As the women-led protests sparked by the killing of Mahsa Amini by Iran's infamous morality police begin to quiet down, it is not clear what the protests can actually achieve from here on out. What is clear is that the protests have worked in significant ways, even if they did not trigger the collapse of the Islamic Republic, which some protesters desired. Past lessons on successful revolutions offer valuable insights into both the protests’ partial success and the regime’s response to its most serious crisis of legitimacy since 1979.
Undoubtedly, political developments in real-time diverge from political theory. But two ideas have garnered a hard-won consensus. First, social movements require buy-in from the security apparatus of the state to be successful. However, the Iranian protests were too small to truly threaten the regime’s survival. Protests numbered in the tens of thousands in a country of 80 million. Military forces were, therefore, unlikely to defect and support the protesters.
Second, successful social movements require support from a vast range of the population, ideally from both sides of the aisle, through sustained waves of protests. According to Mehdi Noorbaksh, a professor of International Affairs at Harrisburg University, one of the problems with the protests was the failure to translate them into a broad social movement that included all segments of the population.
In response to the uprising, the Islamic Republic has utilized a calibrated set of tools and tactics to diminish the potency of the protests and re-establish control over the streets and squares of the country. Social media’s ability to influence the massive protests that rocked Tehran in 2009 led some pundits to extol the moment as the “Twitter revolution.” However, as it turned out, these claims were exaggerated. Now, as then, the primary drivers of social change are those who put their lives at risk. Arash Azizi, a researcher at NYU, argues that authoritarian regimes have leveraged social media and the internet to monitor protesters with surveillance technology acquired directly or copied from China and, to a lesser degree, Russia and North Korea. Tehran has also expressed interest in facial recognition technology that can register Hijab-related violations, akin to how plate-reading cameras capture driving violations.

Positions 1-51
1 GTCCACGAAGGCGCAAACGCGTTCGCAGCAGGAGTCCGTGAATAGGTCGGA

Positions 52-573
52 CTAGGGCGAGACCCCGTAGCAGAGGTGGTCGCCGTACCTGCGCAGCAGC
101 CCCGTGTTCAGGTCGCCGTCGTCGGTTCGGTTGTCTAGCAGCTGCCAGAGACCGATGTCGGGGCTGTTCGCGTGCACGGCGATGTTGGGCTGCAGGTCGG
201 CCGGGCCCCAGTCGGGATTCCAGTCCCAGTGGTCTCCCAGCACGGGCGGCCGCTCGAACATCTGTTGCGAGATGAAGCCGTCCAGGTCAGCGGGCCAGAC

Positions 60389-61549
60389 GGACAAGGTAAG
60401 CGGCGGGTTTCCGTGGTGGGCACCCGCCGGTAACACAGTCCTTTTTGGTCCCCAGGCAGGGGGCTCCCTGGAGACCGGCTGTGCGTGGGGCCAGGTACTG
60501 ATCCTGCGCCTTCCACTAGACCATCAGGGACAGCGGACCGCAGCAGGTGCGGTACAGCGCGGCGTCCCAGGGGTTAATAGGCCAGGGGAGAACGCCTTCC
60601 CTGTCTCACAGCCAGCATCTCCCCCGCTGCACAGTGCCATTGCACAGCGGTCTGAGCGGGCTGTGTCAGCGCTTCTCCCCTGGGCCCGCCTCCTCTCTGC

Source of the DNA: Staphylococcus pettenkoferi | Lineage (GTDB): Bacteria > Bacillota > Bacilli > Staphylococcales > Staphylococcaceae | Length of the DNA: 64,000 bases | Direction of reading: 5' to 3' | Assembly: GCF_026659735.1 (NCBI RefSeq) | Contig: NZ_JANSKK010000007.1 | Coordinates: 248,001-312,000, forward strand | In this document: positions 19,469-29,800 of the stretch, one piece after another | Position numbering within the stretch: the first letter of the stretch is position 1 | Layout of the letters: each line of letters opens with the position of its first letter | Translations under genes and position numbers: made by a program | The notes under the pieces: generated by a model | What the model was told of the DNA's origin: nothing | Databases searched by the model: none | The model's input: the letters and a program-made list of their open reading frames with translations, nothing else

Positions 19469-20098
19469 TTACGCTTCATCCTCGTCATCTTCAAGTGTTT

According to an Iranian scholar based in Europe, the regime deliberately abstained from using harsher forms of repression early on, instead allowing the protests to take place under its watch. All along, the regime believed it had the power to control, contain, and eventually disperse the crowds. A seemingly counterintuitive claim, the idea is that the authoritarian impulse to use deadly violence against the protesters was balanced by a more strategic and sinister objective. Recently, Iran has developed a sophisticated surveillance system using CCTV cameras and drones. According to the expert, who spoke on the condition of anonymity, protesters are not immediately arrested and may instead face prosecution later based on police analysis of visual recordings. According to this view, the protests were permitted to continue because the regime wanted to collect and store incriminating data about disgruntled Iranian citizens. This means that in the coming years, dissenters will be trapped in a state of protracted uncertainty about their safety and will remain vulnerable to surprise detention.